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Film / A Dog's Life

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Charlie Chaplin is The Little Tramp, a homeless man very down on his luck but trying to make the best of it. We first see him sleeping in a junkyard, plugging a draft in the fence with his handkerchief, and trying to steal himself breakfast, and escaping the cop who catches him doing it.

Scrappy is a purebred mongrel. In the beginning, it just lies around and looks cute.

The Little Tramp tries to get a job at an employment office and, because of horrible timing for line-switching, fails completely. On his way back, he sees Scrappy in the center of a huge dogfight with many dogs. He takes it upon himself to rescue Scrappy, getting a hole in his pants in the process. He then gives it the last trace of milk in a milk bottle, eventually using its tail for this. (Without Scrappy, he'd have tried to drink it himself.)


Cut to a sausage stand. Scrappy steals two sausages; the Tramp sneaks the entire contents of a plate during periods when the cook isn't looking, except for one when a cop is looking.

Cut to the Green Lantern—dancing free, beer 5 cents. The Little Tramp enters; since no dogs are allowed, he hides Scrappy in his pants. (It had already been established that they were extremely loose pants.) Scrappy's tail sticks out of the hole and is wagging, which gets noticed, and gets unavoidable when the tail wags into a large drum. Then, Scrappy is let out; now that the dog is already there, no one wants to boot it.

An attractive singer with a lovely voice sings. She moves everyone who hears her to tears. When she is done singing, the owner of the Green Lantern suggests she set herself to flirting to attract customers. She focuses her attention on the Tramp—who really doesn't get that sort of thing...


It turns out that you aren't supposed to hang out at the Green Lantern without buying anything, so the Tramp is given the boot. He heads back to the junkyard. Just about then, a very rich and very drunk fella has his wallet full of cash stolen from him; the thieves bury the wallet in the junkyard before the Tramp and Scrappy get there.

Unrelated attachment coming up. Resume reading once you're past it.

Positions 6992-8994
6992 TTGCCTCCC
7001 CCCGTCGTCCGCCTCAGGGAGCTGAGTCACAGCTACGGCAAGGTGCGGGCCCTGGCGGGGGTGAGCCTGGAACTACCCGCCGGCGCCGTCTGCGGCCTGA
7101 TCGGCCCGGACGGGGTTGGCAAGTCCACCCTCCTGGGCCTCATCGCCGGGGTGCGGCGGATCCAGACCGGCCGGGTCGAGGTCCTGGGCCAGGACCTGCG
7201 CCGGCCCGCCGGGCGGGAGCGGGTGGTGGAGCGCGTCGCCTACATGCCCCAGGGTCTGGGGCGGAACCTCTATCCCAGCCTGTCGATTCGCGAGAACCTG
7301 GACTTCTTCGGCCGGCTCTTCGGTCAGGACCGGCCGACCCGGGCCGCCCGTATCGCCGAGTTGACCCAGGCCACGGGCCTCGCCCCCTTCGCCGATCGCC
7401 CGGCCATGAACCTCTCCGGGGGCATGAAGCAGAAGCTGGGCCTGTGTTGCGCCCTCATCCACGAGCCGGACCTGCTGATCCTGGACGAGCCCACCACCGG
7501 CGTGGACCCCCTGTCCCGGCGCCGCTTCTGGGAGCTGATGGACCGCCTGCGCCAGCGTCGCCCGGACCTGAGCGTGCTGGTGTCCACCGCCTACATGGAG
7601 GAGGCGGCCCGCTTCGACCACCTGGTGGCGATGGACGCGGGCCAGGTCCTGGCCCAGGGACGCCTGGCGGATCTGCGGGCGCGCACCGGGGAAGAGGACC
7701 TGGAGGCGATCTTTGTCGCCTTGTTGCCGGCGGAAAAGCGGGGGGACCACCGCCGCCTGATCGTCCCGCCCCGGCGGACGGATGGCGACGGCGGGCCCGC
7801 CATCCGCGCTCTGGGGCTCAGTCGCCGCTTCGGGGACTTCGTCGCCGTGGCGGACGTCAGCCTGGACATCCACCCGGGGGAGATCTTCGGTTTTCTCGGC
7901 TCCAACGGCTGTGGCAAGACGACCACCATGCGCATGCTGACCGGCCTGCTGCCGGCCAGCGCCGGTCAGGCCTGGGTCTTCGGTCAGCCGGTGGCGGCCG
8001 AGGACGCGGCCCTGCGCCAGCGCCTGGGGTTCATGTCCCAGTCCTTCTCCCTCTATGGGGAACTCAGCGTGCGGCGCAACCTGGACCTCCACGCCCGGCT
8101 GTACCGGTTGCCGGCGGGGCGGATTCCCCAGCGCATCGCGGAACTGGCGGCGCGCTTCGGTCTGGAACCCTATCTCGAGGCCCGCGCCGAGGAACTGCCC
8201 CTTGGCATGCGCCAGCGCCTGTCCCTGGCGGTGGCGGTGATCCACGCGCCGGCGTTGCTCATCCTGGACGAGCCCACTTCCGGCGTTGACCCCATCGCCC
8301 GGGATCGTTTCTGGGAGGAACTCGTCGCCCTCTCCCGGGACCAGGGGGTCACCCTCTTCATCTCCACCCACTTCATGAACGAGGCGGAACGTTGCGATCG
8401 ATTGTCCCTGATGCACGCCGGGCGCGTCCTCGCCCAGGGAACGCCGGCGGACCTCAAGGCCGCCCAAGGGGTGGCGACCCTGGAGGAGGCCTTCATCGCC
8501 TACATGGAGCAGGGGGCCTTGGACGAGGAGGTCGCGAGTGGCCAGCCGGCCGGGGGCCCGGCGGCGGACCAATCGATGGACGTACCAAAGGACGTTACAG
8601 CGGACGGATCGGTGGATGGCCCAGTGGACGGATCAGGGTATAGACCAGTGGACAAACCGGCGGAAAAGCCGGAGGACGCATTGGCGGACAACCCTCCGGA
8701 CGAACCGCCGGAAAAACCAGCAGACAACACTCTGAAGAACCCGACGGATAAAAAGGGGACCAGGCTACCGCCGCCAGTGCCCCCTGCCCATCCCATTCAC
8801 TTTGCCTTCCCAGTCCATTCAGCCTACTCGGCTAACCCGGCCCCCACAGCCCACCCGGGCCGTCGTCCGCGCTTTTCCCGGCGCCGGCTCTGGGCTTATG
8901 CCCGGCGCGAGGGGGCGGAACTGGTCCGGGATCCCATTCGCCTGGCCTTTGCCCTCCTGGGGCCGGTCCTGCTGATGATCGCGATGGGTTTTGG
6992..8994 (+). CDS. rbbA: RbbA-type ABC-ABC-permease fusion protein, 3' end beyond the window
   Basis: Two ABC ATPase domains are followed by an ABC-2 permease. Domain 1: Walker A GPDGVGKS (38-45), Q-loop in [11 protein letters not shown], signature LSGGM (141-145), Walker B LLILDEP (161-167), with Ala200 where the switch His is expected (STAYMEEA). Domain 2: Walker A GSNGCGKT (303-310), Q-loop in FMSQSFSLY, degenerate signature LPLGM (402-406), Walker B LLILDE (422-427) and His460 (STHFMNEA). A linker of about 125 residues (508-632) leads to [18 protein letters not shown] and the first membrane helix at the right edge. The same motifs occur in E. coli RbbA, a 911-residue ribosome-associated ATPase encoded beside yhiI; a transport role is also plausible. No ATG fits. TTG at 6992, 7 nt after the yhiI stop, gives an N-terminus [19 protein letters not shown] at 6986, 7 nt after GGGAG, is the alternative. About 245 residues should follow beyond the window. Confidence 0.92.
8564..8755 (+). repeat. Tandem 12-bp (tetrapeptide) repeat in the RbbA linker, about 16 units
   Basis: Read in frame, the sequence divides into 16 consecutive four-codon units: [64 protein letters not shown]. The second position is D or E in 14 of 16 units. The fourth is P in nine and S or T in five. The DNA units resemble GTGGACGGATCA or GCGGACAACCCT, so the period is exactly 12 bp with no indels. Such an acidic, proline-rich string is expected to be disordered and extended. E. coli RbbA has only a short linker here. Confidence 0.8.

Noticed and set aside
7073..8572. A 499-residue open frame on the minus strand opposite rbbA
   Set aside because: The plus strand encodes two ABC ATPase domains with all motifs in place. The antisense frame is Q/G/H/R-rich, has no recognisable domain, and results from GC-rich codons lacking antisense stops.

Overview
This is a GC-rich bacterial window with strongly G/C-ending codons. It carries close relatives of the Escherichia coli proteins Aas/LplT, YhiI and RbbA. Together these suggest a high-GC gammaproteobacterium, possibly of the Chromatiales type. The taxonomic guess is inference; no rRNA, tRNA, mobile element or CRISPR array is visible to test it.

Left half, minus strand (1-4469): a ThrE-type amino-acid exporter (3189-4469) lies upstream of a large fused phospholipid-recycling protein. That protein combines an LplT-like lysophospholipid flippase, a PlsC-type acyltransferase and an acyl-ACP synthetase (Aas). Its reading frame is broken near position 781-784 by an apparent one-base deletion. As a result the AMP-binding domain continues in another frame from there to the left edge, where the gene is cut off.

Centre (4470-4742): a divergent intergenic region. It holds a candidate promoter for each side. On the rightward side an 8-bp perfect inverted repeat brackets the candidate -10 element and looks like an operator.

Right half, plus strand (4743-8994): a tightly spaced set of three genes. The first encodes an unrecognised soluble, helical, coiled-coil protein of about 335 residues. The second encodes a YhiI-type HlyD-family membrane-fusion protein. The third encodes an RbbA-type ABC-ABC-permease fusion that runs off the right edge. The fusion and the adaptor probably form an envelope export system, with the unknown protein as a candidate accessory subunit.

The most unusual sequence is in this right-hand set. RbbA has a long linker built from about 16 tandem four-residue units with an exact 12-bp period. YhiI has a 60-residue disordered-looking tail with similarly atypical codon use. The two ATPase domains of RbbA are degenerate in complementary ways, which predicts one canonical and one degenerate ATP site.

If you thought hilarity was ensuing before...

Do not confuse with the one act play of the same name.

The film can be seen here.


  • Babies Ever After: A funny variant. In the last scene we see Charlie and Edna working a little farm. They go inside and look over a little cradle—which contains Scrappy nursing a litter of puppies.
  • Cross-Cast Role: Henry Bergman, who was one of Chaplin's collaborators and stock players for 25 years, here appears as a large woman at the Green Lantern who weeps copiously when the singer sings a sad song.
  • Canine Companion: Charlie takes his dog everywhere. Even to a nightclub. Justified, in that Charlie is homeless.
  • The Chanteuse: Edna Purviance, Chaplin's leading lady in almost all of his films from 1915 to 1923, here plays a singer at the Green Lantern that Charlie falls for.
  • Finagle's Law
  • Hilarity Ensues
  • Of Corpse He's Alive: Charlie knocks out one of the thugs and plays him like a puppet to get hold of the money.
  • Pet the Dog: Literally.
  • Slapstick
  • Tap on the Head: At the restaurant, Charlie easily knocks both thugs out with a bottle.
  • The Tramp: He's doing particularly badly in this one, sleeping in a junkyard.


Example of: